When you hear hoofbeats behind you, don’t expect to see a zebra
-Dr. Theodore Woodward
Robert Sapolsky is popular and that is a good thing, but my fear is some of the best materials are lost because they are not cool or trendy. I asked a strength and conditioning group in an exercise science class during one summer who was Al Vermeil and nobody raised their hand. I asked the same question on a fitness coach who was under 30 at the time and everyone knew him. When I showed video of his training five years earlier, everyone looked down at their desk uncomfortable and disappointed. The reality is not as fun as the fantasy.
Some older coaches are turned off by the new breed of coaches who have far more information at their fingertips and are razor smart. I see potential as education has benefit if directed the right way. Unfortunately nobody wants to talk about the need to set-up equipment and do attendance while everyone is talking about cool things and cool books on twitter. I am not on twitter technically, as don’t like public discussion that seems more like bragging, but I am watching some of the conversation and see an alarming trend.
Everyone apparently has no problems that are timeless, such as lazy athletes and difficult practice and game schedules. Everyone is in Utopian environments with athletes eating clean, going to bed at 10:30 after doing static stretches for HRV changes, and entering a 5 minute POMS score and RPE. The real issue is how to manipulate the small sided games and corrective exercises to improve REM sleep. Right.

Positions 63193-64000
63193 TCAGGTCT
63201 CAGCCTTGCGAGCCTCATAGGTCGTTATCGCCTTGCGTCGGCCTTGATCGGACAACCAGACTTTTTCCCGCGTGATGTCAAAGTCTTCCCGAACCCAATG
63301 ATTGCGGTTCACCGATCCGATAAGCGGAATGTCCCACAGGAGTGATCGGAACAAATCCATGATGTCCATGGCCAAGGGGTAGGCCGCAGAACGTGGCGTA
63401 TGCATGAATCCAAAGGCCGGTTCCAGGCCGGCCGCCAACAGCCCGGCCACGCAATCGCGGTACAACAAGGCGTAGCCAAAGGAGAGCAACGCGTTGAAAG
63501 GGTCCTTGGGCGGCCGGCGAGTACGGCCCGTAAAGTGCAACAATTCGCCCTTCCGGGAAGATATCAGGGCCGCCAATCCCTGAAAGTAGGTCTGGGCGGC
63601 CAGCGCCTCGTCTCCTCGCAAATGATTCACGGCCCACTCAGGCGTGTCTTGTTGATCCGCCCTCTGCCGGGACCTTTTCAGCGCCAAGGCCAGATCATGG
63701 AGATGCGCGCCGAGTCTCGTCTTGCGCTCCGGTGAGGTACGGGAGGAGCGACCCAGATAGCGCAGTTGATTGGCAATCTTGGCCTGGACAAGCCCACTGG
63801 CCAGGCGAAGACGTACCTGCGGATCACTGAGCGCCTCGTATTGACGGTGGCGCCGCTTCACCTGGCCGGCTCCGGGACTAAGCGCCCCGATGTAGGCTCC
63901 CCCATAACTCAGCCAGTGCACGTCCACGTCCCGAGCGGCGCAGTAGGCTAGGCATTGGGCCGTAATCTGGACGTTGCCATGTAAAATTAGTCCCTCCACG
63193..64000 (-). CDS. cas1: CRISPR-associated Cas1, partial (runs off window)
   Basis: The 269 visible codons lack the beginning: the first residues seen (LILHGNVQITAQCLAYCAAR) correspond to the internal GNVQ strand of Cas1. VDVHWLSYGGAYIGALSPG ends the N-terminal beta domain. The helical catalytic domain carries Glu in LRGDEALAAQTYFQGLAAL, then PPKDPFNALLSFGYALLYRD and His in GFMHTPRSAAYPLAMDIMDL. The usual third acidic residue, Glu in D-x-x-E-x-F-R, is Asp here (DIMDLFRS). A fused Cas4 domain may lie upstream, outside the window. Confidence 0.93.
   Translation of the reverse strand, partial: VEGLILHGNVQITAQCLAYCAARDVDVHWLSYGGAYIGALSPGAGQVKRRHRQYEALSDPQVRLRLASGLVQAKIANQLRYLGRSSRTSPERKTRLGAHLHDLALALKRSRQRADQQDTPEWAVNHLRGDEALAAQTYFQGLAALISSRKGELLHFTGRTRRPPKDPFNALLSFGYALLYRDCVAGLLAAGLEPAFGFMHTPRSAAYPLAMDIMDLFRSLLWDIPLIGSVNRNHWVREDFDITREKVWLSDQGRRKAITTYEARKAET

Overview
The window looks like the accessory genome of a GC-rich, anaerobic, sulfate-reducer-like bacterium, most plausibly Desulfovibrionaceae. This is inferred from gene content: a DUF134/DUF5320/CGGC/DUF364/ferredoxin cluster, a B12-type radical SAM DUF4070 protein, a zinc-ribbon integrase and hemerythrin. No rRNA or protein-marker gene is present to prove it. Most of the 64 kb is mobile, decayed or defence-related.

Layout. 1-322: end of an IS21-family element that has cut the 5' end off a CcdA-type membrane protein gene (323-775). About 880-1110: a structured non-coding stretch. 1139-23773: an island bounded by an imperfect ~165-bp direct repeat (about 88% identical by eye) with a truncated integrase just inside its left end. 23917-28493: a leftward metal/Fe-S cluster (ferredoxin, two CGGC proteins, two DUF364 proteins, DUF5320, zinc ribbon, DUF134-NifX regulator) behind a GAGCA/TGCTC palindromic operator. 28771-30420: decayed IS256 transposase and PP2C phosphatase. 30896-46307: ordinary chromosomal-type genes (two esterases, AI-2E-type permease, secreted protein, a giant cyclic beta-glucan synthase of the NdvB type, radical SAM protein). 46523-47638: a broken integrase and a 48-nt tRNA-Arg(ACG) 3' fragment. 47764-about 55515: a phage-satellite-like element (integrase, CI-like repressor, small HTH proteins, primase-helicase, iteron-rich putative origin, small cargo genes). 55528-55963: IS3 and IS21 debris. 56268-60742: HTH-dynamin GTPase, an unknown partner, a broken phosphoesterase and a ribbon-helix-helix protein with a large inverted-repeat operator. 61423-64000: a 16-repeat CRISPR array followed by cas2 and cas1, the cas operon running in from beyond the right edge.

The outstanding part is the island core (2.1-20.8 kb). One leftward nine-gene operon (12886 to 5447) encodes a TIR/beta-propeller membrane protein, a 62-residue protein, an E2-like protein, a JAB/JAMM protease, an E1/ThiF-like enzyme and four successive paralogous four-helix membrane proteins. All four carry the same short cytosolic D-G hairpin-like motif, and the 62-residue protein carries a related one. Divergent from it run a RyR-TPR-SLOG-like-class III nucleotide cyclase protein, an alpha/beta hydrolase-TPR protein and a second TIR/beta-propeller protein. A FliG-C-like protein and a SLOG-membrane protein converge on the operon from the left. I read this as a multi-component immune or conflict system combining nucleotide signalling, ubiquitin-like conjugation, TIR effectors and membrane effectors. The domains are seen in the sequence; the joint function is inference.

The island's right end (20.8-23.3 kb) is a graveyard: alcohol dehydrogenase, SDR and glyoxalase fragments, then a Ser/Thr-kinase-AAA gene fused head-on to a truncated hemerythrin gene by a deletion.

Ahead of Print research means you are ahead of the curve, except speaking about the fact athletes are dogging warm-ups and skipping lifting sessions really means their ANS is drained and they are self auto regulating their CNS fatigue. The more extreme the research the more sophisticated one is.
Data on twitter is cool, except for comparison or longitudinal data that shows simple and repeatable testing in performance. Let’s not show 30m dash times or CMJ scores, let’s show catapult data that is completely out of context. Having GPS data with proprietary load metrics is perfect for those who don’t want the average college coach to say doesn’t look like anything is getting done besides babysitting.
The more out of the field a book is, the smarter the coach is. The super coach can take abstract economics books about banking crisis and show how the parasympathetic system is connected in soccer or rugby. Of course all of this is hidden behind their team of data staff using their own proprietary algorithms that NASA and China would pay millions for. Asking for strength or speed data and medical or privacy laws are brought up, so why host an education workshop or mentorship program?
So the question is how to change this or is their an antidote? Who are good resources? What are great books? Where are the best conferences? I have my biases but I think those questions are the right ones. 10 years ago Supertraining was the text you must have. A few years ago Anatomy Trains was all the rage. Now DNS is the secret weapon. Yet we still have athletes that need to get leaner, athletes who show up needing conditioning, athletes not going full range on lifts, and athletes that walk off instead of doing stretches or range of motion work. Sometimes the obvious is the most needed, but it’s hard to be cool when one is counting time during hamstring flexibility work day after day.